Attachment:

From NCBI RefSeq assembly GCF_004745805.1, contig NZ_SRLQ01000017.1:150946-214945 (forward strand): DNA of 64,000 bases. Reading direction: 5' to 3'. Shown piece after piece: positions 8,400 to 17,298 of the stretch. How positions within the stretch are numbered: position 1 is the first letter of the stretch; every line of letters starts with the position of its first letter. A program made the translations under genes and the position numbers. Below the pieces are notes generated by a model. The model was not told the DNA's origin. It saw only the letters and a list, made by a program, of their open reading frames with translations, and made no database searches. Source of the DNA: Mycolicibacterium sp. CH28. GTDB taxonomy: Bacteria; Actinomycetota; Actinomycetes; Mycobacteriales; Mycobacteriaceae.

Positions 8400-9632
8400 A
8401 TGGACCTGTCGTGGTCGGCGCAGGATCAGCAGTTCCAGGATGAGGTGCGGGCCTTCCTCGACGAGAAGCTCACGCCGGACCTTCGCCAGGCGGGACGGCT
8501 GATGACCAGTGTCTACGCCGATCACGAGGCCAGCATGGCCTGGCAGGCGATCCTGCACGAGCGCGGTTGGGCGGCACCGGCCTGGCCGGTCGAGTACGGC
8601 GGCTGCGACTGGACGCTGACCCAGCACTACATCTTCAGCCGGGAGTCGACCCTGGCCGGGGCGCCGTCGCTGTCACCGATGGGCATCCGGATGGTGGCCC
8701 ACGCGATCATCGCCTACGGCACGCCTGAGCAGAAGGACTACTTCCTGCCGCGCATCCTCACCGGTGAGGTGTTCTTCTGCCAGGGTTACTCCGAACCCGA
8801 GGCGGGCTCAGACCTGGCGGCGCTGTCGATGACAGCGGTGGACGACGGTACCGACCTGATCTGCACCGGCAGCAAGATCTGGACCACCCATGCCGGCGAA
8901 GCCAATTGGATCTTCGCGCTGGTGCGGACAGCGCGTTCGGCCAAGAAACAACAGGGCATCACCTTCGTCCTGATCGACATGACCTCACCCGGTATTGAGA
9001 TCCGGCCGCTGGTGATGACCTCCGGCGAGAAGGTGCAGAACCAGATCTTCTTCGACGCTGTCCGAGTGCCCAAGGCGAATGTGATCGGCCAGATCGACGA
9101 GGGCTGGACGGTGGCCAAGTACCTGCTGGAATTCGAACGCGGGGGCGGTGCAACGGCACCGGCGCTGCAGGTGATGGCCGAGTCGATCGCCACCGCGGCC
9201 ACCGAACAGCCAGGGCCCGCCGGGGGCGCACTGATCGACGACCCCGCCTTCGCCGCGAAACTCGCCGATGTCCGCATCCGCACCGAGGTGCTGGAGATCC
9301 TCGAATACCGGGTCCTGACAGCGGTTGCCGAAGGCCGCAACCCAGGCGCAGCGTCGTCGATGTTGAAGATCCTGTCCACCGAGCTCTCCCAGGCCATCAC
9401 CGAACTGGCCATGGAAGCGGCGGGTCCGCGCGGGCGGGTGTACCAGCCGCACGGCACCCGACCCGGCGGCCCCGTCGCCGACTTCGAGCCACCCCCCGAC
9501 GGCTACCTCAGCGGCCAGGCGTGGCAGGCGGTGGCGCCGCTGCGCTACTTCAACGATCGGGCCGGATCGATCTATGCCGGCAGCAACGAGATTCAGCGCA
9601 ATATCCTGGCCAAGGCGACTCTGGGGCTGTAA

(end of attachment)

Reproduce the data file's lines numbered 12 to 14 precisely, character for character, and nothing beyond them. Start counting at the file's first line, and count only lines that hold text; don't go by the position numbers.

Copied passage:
9201 ACCGAACAGCCAGGGCCCGCCGGGGGCGCACTGATCGACGACCCCGCCTTCGCCGCGAAACTCGCCGATGTCCGCATCCGCACCGAGGTGCTGGAGATCC
9301 TCGAATACCGGGTCCTGACAGCGGTTGCCGAAGGCCGCAACCCAGGCGCAGCGTCGTCGATGTTGAAGATCCTGTCCACCGAGCTCTCCCAGGCCATCAC
9401 CGAACTGGCCATGGAAGCGGCGGGTCCGCGCGGGCGGGTGTACCAGCCGCACGGCACCCGACCCGGCGGCCCCGTCGCCGACTTCGAGCCACCCCCCGAC